The Holy War


It may not be strictly accurate to do so, but many periods of history have come to be characterised by a particular event. For example, in our world the Great War and the fall of the Twin Towers of the World Trade Center in New York are often regarded as the defining events of the 20th and 21st centuries respectively.

In the world of Lyra Belacqua, Arthur Shire, Peter Joyce and Sonya Moon it was the ending of the Authority and the expulsion of the renegade angel Metatron from the Worlds of Life which set the course of future history, despite those events having taken place in another world altogether.

Likewise, the final dissolution of the Subtle Knife in the JET fusion reactor in Culham changed the underlying techno-socio-religious trends of the worlds of the local multiversal cluster in ways which were not to become apparent for many years thereafter.

The purpose of this short essay is to describe the events and trends which led, in the middle of the twenty-first century, to the Holy War, the Siege of Geneva and the Catastrophe.

The Liberation

I said in the introduction to this piece that the ending of the Authority and the departure of Metatron were the defining events of the twenty-first century in the manifestation of reality we call Lyra's World, or L-world for short. These events were significant not only in terms of the local world-cluster but also in their effect on the power struggles that were taking place (and continue to this day) in Base Reality, or the Metaverse as it is sometimes known.

I have headed this part of my essay The Liberation, because that is the name we now give to the events of 1997-8; the Insurgency of Lord Asriel, the Battle of the Plain, the Ending of Death and the Sealing of the Windows. But for many years it was, by Magisterium fiat, known as The Rebellion and Asriel and his supporters condemned as accursed traitors.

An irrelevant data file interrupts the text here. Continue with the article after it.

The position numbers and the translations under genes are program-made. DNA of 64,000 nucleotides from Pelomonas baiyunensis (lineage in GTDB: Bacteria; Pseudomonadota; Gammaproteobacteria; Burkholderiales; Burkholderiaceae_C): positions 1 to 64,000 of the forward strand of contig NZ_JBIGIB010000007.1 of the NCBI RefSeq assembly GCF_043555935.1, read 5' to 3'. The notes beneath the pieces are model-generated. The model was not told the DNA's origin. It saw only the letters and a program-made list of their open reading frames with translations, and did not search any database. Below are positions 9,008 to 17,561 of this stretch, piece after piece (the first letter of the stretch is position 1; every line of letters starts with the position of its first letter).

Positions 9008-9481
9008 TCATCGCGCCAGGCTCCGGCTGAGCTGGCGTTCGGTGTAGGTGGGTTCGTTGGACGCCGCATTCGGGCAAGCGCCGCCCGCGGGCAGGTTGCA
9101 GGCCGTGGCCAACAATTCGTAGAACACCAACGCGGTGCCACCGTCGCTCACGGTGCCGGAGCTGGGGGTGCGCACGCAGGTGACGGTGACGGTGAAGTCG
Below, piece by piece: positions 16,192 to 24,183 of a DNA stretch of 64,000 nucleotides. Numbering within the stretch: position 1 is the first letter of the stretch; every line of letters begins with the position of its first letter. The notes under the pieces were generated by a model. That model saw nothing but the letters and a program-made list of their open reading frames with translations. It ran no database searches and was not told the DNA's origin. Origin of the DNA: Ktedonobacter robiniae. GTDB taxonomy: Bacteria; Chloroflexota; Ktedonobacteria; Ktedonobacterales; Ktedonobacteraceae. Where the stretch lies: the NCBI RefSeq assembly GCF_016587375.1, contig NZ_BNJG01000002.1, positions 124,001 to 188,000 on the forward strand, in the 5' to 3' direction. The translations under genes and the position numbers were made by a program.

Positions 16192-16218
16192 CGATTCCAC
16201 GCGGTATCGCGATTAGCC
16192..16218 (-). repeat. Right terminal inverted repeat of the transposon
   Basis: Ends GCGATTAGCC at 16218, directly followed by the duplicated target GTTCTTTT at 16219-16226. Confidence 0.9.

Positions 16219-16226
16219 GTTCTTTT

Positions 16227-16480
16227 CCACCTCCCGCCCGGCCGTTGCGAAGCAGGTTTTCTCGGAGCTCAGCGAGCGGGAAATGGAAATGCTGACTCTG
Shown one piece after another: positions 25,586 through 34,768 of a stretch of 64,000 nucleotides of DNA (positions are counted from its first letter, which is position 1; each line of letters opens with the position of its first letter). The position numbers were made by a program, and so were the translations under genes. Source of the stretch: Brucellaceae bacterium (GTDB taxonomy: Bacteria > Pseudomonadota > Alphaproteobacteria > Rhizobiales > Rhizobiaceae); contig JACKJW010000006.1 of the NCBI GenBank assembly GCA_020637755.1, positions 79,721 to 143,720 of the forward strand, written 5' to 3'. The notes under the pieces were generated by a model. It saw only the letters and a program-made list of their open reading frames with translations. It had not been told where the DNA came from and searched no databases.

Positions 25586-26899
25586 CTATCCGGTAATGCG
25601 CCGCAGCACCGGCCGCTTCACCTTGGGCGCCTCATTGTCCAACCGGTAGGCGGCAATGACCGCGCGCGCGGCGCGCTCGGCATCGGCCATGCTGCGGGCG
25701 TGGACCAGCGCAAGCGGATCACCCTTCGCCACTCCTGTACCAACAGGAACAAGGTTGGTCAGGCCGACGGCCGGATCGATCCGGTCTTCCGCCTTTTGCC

For the Magisterium, although deprived of its top command, possessed a vigorous underlying structure, staffed with active and ambitious men. These men saw no reason why they should not take over the reins of ultimate temporal and spiritual power in their turn. The sometime head of the Society of the Holy Spirit, Father MacPhail, was swiftly replaced after his martyr's death and there were many young zealots ready to fulfil the role in which both he and Father Gomez had failed - to be the hero who eliminated the False Eve, Lyra Belacqua.

An example that comes readily to mind is Father Reilly's attempt in the year 2000 to recover a valuable theological instrument - an alethiometer - from Lyra Belacqua. He died with a witch's arrow in his chest. It is interesting to note that although Lyra Belacqua was again to face death at the hands of the Church in later years, it was her half-sister Elizabeth Boreal's jealousy which eventually killed her, and that only indirectly.

To return to a wider scope. I have said that the Magisterium, although grievously wounded, was far from defeated. After the initial shock it regrouped. There was a brief period of intense infighting and instability in which the whole apparatus of the Magisterium, the Society of the Holy Spirit, the Church, the General Oblation Board and the Consistory Court of Discipline might have fractured into a thousand separate sects and schisms. But it did not. Under the energetic and ruthless leadership of Cardinal Johannes Weiss the power of the forces of religious control was again extended from its base in Switzerland to the wider world.